Business continuity insurance: it might save your business
When the iconic Melbourne restaurant the Stokehouse burnt down, it was a reminder to all business owners that disasters can happen.
If a major event such as fire, flood or storm hits your business, business may stop but your costs won’t. Even if the building has gone, mortgage repayments, rent, staff salaries, utility bills can still keep rolling in.
According to a 2008 report by Insurance Council of Australia*, 26% of all small to medium-sized enterprises (SME) do not have any form of insurance and fewer than two thirds of SMEs have adequate insurance. This means that if a major event occurs, a lot of businesses won’t survive.
Business continuity insurance, or business interruption insurance, can help your business survive a major event by covering you for things like loss of gross revenue and business expenses including:
- Loan repayments
- Cost of moving to new premises
- Supplier costs
- Employee wages
- Leases on machinery and equipment.
You can also add ‘loss of attraction cover’ which, according to the Insurance Council of Australia (ICA), covers for instances “where a tourism-focused business has physically survived a disaster but the primary attraction in the region drawing customers to their business is damaged and no longer bringing customers”.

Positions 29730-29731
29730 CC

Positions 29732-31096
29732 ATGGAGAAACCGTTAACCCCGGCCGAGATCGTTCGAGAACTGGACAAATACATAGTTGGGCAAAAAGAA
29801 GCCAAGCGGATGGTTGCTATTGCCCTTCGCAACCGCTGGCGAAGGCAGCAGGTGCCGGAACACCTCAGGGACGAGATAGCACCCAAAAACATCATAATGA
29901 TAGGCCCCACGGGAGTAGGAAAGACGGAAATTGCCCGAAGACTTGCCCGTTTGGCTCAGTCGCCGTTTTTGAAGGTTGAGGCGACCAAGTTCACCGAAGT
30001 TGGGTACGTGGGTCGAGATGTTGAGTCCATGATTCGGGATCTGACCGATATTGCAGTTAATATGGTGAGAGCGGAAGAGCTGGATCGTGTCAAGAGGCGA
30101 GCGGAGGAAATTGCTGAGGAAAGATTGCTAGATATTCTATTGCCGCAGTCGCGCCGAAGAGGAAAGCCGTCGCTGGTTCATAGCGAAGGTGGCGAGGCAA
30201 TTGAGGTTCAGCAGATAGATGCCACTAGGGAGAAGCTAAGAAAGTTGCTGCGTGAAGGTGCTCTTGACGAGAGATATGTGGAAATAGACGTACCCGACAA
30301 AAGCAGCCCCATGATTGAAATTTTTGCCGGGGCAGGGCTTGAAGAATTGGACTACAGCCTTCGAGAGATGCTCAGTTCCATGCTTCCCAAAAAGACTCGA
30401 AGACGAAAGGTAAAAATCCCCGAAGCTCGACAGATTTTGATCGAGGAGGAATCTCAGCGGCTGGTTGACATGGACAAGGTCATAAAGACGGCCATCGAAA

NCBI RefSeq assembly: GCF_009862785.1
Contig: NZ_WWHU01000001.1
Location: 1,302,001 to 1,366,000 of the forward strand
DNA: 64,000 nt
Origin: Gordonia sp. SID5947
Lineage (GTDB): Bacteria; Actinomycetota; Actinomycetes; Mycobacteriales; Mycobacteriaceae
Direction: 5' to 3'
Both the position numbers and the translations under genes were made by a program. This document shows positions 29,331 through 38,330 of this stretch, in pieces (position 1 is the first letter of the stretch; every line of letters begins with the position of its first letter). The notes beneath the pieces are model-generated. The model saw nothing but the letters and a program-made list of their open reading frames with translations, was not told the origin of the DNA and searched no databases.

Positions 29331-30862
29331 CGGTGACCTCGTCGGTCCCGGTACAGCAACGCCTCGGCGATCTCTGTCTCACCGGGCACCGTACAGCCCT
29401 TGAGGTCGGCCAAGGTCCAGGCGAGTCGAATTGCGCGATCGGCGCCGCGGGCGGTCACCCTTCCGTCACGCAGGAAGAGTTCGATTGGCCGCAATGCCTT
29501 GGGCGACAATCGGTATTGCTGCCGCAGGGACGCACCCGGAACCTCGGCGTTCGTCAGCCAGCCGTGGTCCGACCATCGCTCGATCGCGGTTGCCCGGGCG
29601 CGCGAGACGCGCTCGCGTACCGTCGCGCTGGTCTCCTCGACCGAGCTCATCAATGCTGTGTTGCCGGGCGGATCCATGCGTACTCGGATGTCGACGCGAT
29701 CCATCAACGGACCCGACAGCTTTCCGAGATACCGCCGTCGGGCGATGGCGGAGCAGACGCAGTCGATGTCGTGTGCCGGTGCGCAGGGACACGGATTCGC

ICA urges people to make sure that their cover is adequate. According to a spokesperson “effective cover means taking into account present and future needs, particularly if you need to rebuild your business following a shutdown”.
“Businesses should research the estimated costs of rebuilding and use this to calculate their total sum insured,” the spokesperson said. “Talk to your local council about building codes for your area. New bushfire building codes may require rebuilding with fire-retardant materials which may add significantly to your rebuild costs.”
However, ICA believes that the most important factor when choosing Business Continuity Insurance is understanding your business: “What drives it, what is critical to your business being able to continue to generate income and meet your financial obligations. Working with a broker who understands your industry and the local area is a sound first step towards doing this.”
*Insurance Council of Australia, Non-Insurance in the Small to Medium Sized Enterprise Sector, 2008.